The mission of the Chicago Housing Initiative (CHI) is to amplify the power of low-income Chicago residents to preserve, improve, and expand low-cost rental housing, stabilize communities facing displacement, and advance racial and economic equity and inclusion across all of Chicago's diverse neighborhoods.

Don Washington, Executive Director, Spring, 2020- present

The new director of the Chicago Housing Initiative Coalition brings over 30 years' experience creating powerful intersectional, interracial, interfaith and intergenerational social justice campaigns, training programs and organizations.


  CHI's Director, Don Washington, specializes in the creation of self-replicating processes for community organizing institutions so that they can sustain their work past their initial campaign.  He also brings considerable expertise with public speaking and a deep understanding of a number of public policy areas.

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       Leah Levinger, Founding Executive Director, 2009-Spring, 2020




Campaign Planning & Implementation, Legislation & Policy Expertise, Media Placement and Base-Building


Highly qualified community organizer offering 15 years of experience with intensive and successful community-based campaign experience in struggles to empower tenants, improve and expand Chicago’s low-income housing stock, and counter race- and class-based anti-affordable housing sentiment to build inclusive and integrated communities and combat segregation.  Results-focused, persistent, and passionate, with proven ability to turn a grassroots vision into reality by nourishing local leadership, building community power, and developing effective partnerships that create tangible improvements in people’s lives.  Experienced cross-sector coalition builder.  Knowledgeable about comprehensive redevelopment initiatives and city and federal legislative processes.  Exposure to diverse formal leadership development and organizer training programs.  Experience organizing powerful direct actions and broad-based community events.  Six years of experience with advancing local affordable housing legislation through Chicago’s City Council, securing endorsements of various City Council Caucuses, and brokering negotiations with the Mayor’s Office and Corporation Counsel. 


B.A. Philosophy and Anthropology, Honors

University of Chicago

·  Student Marshall Honor Society          ·  Phi Beta Kappa Honor Society



Chicago Housing Initiative---- Chicago, IL                               2009-Spring, 2020          



In 2009, founded Chicago Housing Initiative (CHI), a citywide coalition dedicated to the mission of building the power of low-income people to expand and preserve low-cost rental housing, stabilize communities facing displacement, and advance racial and economic equity and inclusion.  Grew CHI’s organizational membership from just four organizations to a robust and highly active coalition network currently comprised of 11 community-based organizations across Chicago’s north, south, and west sides. 

In her capacity at CHI, Leah has built the capacity and effectiveness of organizations working to preserve subsidized rental housing, improve the conditions of Chicago's low-income housing, and expand access to public and affordable housing across Chicago’s diverse neighborhoods.  Serving as the founding Executive Director of CHI, in her work with CHI, Leah was instrumental in securing passage of the national Durbin-Brown amendment, which provided over $5 million in new resources to assist tenants living in buildings with expiring HUD mortgages.  Subsequently, Leah's work has supported the lease-up of over 4,500 apartments that the Chicago Housing Authority (CHA) had designated “offline” and left vacant at the start of CHI's “Lease-Up Campaign” in 2010.  Leah’s ground-breaking research also led to the documentation that the CHA was stockpiling over $440 million in public funding, leading to the subsequent release of 9,200 additional vouchers by the CHA by 2016 due to community and media pressure around the CHA's severe and long-standing under-utilization of available housing vouchers, a feature of CHA’s deregulation.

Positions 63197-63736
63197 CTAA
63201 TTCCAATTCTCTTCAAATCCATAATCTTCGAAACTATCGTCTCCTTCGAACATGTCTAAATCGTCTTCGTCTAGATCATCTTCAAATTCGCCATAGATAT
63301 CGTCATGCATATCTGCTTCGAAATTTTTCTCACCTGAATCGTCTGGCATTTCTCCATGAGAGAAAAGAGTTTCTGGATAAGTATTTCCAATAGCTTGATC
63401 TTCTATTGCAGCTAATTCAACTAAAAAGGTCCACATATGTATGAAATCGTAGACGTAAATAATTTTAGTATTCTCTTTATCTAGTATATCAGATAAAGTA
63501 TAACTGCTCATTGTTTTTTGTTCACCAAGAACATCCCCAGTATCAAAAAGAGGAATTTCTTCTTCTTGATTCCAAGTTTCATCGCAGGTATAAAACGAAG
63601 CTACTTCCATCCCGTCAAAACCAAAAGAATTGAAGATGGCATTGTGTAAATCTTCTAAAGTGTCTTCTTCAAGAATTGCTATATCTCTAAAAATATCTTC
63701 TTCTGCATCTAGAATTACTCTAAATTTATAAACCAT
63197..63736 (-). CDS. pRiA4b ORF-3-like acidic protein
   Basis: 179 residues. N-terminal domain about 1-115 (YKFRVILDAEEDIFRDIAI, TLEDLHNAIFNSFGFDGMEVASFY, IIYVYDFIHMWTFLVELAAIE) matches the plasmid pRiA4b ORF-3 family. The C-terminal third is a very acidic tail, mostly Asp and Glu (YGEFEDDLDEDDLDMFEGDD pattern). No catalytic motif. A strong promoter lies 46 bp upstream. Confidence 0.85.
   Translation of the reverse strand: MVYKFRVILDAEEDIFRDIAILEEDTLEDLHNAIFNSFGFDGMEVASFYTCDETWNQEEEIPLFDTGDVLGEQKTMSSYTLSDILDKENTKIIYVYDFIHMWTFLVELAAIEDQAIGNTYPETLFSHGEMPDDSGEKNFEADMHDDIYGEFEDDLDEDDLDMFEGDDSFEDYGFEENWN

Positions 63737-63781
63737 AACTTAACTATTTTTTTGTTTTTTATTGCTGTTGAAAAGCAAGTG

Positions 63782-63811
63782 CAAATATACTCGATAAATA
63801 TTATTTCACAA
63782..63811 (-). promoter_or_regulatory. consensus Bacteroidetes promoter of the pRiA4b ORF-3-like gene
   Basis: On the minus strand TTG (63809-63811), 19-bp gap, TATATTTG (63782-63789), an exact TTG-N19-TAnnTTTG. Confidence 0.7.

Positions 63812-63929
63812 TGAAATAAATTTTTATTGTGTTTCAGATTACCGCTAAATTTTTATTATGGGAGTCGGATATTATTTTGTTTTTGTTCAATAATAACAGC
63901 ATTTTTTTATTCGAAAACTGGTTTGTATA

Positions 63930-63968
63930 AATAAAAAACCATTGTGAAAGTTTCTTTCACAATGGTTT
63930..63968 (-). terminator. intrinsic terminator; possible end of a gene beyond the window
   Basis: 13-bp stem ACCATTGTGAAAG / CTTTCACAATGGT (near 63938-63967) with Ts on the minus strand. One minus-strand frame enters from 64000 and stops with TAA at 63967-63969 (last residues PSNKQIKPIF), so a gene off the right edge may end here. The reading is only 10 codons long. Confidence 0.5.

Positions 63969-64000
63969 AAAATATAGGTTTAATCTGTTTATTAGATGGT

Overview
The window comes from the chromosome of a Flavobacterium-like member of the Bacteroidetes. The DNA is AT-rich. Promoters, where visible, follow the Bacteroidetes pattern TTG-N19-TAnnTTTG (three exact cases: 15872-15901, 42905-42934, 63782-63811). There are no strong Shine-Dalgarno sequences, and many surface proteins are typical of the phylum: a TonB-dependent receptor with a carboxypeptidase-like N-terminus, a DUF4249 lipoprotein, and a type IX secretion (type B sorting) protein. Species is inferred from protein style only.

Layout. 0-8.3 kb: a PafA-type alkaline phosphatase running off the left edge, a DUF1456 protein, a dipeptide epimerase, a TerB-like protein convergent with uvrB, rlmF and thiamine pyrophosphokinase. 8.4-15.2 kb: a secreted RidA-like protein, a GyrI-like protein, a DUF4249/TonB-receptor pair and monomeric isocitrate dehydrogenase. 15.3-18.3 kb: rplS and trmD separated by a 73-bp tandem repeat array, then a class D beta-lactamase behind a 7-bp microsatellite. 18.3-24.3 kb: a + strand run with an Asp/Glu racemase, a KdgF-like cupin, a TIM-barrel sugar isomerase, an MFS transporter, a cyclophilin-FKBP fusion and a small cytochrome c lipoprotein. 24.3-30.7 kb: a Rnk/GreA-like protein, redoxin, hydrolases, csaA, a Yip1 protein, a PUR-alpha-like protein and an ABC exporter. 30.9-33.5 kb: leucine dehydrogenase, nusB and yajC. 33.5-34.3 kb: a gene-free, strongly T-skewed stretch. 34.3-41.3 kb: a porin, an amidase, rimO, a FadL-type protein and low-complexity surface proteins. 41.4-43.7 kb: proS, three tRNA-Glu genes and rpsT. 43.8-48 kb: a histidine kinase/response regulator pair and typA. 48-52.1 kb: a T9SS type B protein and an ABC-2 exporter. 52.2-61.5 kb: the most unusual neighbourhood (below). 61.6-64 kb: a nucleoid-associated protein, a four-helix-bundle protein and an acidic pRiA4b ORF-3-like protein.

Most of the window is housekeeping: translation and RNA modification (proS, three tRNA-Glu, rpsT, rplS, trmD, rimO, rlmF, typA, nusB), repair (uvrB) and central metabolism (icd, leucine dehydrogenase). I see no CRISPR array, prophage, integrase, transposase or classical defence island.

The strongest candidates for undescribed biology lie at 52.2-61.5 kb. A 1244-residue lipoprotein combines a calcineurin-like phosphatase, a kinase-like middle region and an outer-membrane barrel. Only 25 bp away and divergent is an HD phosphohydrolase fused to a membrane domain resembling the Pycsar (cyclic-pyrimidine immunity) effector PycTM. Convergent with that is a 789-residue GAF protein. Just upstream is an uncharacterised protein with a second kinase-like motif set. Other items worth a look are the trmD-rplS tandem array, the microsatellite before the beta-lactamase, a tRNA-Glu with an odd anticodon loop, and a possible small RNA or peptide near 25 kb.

Since 2014, Leah has staffed CHI’s efforts to introduce and pass a package of two affordable housing ordinances that would together provide access to thousands more affordable housing units integrated across all of Chicago’s diverse neighborhoods. 

  • The Homes for All Ordinance would preserve Chicago’s remaining public housing units on a one-for-one unit basis, substantially desegregate the siting of future public housing units, triple the amount of public housing in low-poverty & high opportunity neighborhoods, improve the transparency and accountability of the CHA and hold CHA accountable to its historic rebuilding promises.  The Homes for All Ordinance currently has 25 Aldermanic co-sponsors and awaits a vote in the Housing Committee. 

  • The Development for All Ordinance works to close loopholes fatally undermining Chicago’s current inclusionary zoning policy.  This Ordinance would triple the amount of affordable housing required in exchange for “upzoning” approval by Chicago’s City Council in Chicago’s high-rent neighborhoods, reduce rents of “affordable” apartments to 20-50% AMI, a range actually affordable by people of color, people with disabilities, and minimum wage workers, and mandate the production of family sized affordable housing.  The Development for All Ordinance currently has 20 co-sponsors and the City of Chicago announced a Task Force that will build upon its recommendations to amend the city’s inclusionary zoning policy.